A NEW youth-based TV series called Australiana premiered on SBS last night, the first episode of which focuses on the regional burnout scene. Titled Rage In The Cage, the half-hour Vice Australia program follows several kids in Gippsland, Victoria competing in the Young Guns burnout class for ages 14 to 18.
Whether you enjoy smoke shows or not, it’s a fascinating look into the various ways in which burnout competition can positively impact people’s lives. And while it’s probably not likely to turn Average Joe into a fan of the sport, it will give him a better understanding of the motivations of those who live and breathe it.
Street Machine spoke with the director of Rage In The Cage, Andrew Kavanagh, to ask about his tour of duty in the tyre-shredding scene.
Give us a summary of what Rage In The Cage is about.
It’s a documentary about the burnout scene, seen through the eyes of some of its youngest competitors. It’s about how they find a way to cope with negative things in their lives through this passion that they have.
What did you learn about the burnout scene from making the film?
Basically just how much of an impact it had on everyone’s lives once they got into the scene. For some of them it could be a life-changing thing. And I think it is for some of these young people. Having this passion for burnouts is helping them get through some of those difficult teenage things that you go through. The other thing I learnt was how much of a tight-knit and supportive community it is. Everyone is helping each other out, giving each other tyres – there doesn’t seem to be much of that bitchiness you get in competitive sport.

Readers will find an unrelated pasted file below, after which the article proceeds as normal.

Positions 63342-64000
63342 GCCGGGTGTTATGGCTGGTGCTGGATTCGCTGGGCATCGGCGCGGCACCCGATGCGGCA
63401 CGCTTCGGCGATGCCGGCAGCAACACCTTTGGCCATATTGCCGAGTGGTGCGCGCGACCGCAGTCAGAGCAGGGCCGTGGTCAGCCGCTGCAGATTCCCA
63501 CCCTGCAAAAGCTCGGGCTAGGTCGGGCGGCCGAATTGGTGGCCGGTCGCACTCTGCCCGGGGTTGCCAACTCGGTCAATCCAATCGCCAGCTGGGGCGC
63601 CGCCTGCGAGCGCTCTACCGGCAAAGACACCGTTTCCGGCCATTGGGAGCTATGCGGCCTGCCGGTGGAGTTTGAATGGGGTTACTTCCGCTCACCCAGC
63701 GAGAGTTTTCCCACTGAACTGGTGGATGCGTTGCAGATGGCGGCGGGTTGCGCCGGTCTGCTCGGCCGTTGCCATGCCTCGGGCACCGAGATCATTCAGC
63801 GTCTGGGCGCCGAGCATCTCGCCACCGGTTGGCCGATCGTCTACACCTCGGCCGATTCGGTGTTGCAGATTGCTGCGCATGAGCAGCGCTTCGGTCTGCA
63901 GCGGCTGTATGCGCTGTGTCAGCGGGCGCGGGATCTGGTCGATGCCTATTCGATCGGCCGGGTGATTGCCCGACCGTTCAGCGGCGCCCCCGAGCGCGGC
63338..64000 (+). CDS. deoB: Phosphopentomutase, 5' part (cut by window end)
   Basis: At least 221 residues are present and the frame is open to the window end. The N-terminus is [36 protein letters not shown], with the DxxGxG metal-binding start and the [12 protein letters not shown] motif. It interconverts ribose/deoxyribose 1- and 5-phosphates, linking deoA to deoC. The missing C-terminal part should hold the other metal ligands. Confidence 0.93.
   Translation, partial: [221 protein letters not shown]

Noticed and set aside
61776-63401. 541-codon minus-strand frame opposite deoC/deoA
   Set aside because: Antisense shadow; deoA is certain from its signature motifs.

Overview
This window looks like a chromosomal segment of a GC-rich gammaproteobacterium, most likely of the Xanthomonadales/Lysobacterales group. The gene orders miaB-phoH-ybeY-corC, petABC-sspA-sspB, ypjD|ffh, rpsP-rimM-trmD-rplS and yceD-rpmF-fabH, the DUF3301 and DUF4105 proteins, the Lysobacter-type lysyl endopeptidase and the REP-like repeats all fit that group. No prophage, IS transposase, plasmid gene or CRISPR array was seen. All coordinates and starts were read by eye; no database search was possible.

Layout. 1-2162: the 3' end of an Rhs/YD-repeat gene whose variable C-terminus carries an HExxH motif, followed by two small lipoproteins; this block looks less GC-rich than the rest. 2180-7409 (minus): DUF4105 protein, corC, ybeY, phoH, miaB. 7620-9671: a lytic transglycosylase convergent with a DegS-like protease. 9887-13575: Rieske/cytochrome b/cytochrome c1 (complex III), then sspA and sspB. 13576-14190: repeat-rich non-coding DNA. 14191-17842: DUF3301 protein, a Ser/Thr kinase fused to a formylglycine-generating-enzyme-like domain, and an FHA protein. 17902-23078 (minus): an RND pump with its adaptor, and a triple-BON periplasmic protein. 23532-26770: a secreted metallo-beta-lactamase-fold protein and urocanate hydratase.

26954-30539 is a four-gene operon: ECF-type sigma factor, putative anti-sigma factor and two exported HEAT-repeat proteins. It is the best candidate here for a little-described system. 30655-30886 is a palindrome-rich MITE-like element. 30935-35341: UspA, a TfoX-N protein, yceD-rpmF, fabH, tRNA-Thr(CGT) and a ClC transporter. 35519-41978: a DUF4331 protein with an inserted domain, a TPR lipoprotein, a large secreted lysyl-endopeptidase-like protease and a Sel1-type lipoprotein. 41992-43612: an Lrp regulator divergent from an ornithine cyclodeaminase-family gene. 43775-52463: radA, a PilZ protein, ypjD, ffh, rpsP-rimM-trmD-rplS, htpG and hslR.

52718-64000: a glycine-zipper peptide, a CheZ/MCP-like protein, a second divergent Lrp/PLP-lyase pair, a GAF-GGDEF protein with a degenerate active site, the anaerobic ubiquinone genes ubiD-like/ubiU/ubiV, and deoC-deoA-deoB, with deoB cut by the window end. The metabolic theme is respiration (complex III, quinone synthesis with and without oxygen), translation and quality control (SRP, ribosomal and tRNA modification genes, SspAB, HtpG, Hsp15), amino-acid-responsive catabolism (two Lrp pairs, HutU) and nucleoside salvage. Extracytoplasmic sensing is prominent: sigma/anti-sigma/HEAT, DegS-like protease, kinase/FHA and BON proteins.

Did it make you into a fan of burnouts or nah?
I probably wouldn’t go along all the time because I’m not a big fan of the smoke and noise. When we were at Bairnsdale filming I had to spend some time hiding under a tarp from all the smoke. But visually the reason I wanted to do the doco was because of how beautiful burnouts are – they are just amazing to look at. It was a cinematographer’s dream being there and filming them in slow motion. But I’d probably rather just watch them on YouTube from now on.
Did you anticipate that such a seemingly outlaw sport could have so many positive things to offer its participants?
Well, like I said, I was drawn to it because it was beautiful and I guess I was just hoping there would be more to the scene and to the characters so it would be something more than just burnout porn. I guess you expect to encounter bogans and people that just want to get loose, but I was surprised at how many people at Rage In The Cage were just genuine enthusiasts. And the love they have for the sport is sort of inspiring.
And were you expecting to find the level of redemption that you did?
No. That was beyond what I expected. And once you find that truth when you’re making a documentary it’s important to honour it, and this was more genuine than anything I could have imagined. I didn’t set out to make something that would demonise the scene or anything like that, but I guess I didn’t realise how much more there was to it.
Rage In The Cage is now live on vice.com.